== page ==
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The Access to Higher Education Diploma

The Access to Higher Education Diploma


15 Oct, 2018

Opportunities and challenges for students with a Services background

The Access to Higher Education (Access to HE) Diploma is a widely recognised qualification that provides a second chance for adults who left school without the qualifications needed to enter higher education. It is regulated by the Quality Assurance Agency for Higher Education (QAA). 

The idea of studying for a degree had always been in the back of my mind, but I’d never looked into it seriously

Chris Healey, former Access to HE student 


Last year, 24,895 successful Access to HE students started university – most of them were over 21 and returning to study after a break. Many of them had studied courses to prepare them for jobs in areas with skills shortages, which therefore helped them contribute to UK productivity. More than 90% of Access to HE graduates were in employment or further study six months after they completed their degree. The most popular subjects studied at university by Access to HE students are nursing and other subjects allied to medicine, social studies (including social work) and education.

As a Services child, Sue Nelson’s education was disrupted – she had attended 11 schools by the time she was 12. She started her Access to HE course at the age of 43, taking the difficult decision to give up her job. After completing her degree she became a lecturer, providing support and inspiration to others like her. 

Alan Searle, a 33-year-old widow with three children, was a former engineer looking to return to work after taking time out to look after his family following the death of his wife. He did not have the qualifications he needed to gain employment and needed to re-skill, so he took an Access to HE Diploma. During his course he was diagnosed with dyslexia and was given additional support to make his learning difficulty work to his advantage. He completed his degree and a postgraduate teaching qualification, and became a lecturer, sharing his experience with others in similar situations. He now runs his own business providing training on team working and resilience.

The other students and staff made the transition back into education a very enjoyable and exciting experience.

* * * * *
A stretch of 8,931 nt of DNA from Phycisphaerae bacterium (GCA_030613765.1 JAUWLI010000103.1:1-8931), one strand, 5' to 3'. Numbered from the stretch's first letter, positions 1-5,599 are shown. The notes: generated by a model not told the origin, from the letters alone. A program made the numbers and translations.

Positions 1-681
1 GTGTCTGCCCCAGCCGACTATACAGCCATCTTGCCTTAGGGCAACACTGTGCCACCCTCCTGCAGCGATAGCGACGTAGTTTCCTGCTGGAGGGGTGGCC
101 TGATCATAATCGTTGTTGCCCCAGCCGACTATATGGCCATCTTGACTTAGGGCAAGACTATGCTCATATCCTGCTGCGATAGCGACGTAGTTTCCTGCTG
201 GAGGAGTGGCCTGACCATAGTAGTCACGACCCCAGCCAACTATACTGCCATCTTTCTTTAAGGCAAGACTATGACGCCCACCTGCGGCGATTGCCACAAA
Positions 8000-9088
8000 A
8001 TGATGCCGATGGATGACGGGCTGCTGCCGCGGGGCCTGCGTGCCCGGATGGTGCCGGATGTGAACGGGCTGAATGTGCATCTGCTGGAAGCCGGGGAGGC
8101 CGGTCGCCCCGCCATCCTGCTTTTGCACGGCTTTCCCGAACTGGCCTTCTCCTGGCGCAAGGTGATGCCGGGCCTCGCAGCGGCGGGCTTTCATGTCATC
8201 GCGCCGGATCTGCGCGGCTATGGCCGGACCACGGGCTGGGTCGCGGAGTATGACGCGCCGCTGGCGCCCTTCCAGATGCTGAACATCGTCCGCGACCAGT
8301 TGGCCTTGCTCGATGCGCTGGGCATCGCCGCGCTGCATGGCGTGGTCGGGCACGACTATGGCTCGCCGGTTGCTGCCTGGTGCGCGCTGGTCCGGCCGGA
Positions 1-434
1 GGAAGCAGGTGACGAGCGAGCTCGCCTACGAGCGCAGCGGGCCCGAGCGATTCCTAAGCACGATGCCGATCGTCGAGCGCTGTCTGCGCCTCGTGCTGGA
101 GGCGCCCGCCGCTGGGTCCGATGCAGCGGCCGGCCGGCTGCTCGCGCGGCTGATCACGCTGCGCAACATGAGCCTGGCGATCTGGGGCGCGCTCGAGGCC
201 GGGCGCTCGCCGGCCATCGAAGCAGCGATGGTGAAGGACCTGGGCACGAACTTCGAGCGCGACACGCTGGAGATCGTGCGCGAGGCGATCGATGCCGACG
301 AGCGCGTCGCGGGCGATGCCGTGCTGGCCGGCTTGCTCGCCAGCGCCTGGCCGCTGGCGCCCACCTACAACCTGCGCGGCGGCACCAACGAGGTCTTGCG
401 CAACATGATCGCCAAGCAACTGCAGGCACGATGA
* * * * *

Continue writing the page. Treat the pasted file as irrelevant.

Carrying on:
Alan Searle 

Education plays an important role in individual personal development. For many Access to HE students, the Diploma has changed their lives and helped them pursue a graduate profession or gain promotion. Research by Bath Spa University (see the accompanying graphic) also showed that the Diploma helped Service leavers in their transition from military to civilian life – taking part in an Access to HE Diploma brings together adults who are making that transition to a new life.

The Access course, for me, was deprogramming the Army and reprogramming the civvy.


The Diploma is different to other qualifications in that it also uses the experience and life skills of the students taking it; students use their skills to support one another and manage their time. The most recent data show that Access to HE students are less likely to leave their degree courses than mature students with other qualifications.

Retired policeman Chris Healey started an Access to HE course in 2007 after taking on a number of unfulfilling consultancy roles. He took a course in politics, history, American studies and business studies before taking a degree in archaeology. He says: ‘Walking into the course on my first day was very nerve racking after such a long time away from formal education. However, I was amazed to discover that I wasn’t the oldest person there and other students had similar life experiences to mine.’

Access to HE Diplomas are available in a wide range of subjects, from engineering to nursing. More than 1,000 QAA-recognised Access to HE Diplomas are listed on the database on the Access to HE website. You can search by subject, college or location. Most Diplomas are taught in further education colleges. However, they are also available from private training providers, some of which offer distance learning study options. 


They need to make it clear that you can have the option of doing a degree, even when you don’t have A-levels … and be sure that you understand the [Publicly Funded FE/HE] scheme.



There are no funds to help spouses [education], yet I’d given up my career so that he could have one.

Services spouse

Service leavers have a number of options to fund their studies: 

  • Enhanced Learning Credits (if you’re registered) 
  • the Publicly Funded FE/HE scheme (the higher education course must be done immediately after the Access to HE course)
  • Advanced Learner Loan.

An Advanced Learner Loan might be an option and repayments don’t begin until you start to earn more than £25,000 per year. And if you achieve a QAA-recognised Access to HE course, the balance of the loan will be written off when you complete your higher education studies. 

Advanced Learner Loans attract interest from the time your first payment is made until the loan is paid back in full. Interest is charged at the rate of inflation plus up to 3%.3

Many universities and charities also offer bursaries to students to pay for things like course materials, travel or childcare. To find out more about bursaries you need to speak to your course provider. Transition charities may also be able to help.

It is important to look at your funding options carefully to make sure you make the best choice for you and your family. Access to HE providers, your education officer or transition staff should be able to help you choose the best route. 

Find out more 

You may find the following websites helpful.

Access to HE website: 

Real-life stories:

Diploma database:

Advanced Learner Loans:

Enhanced Learning Credits: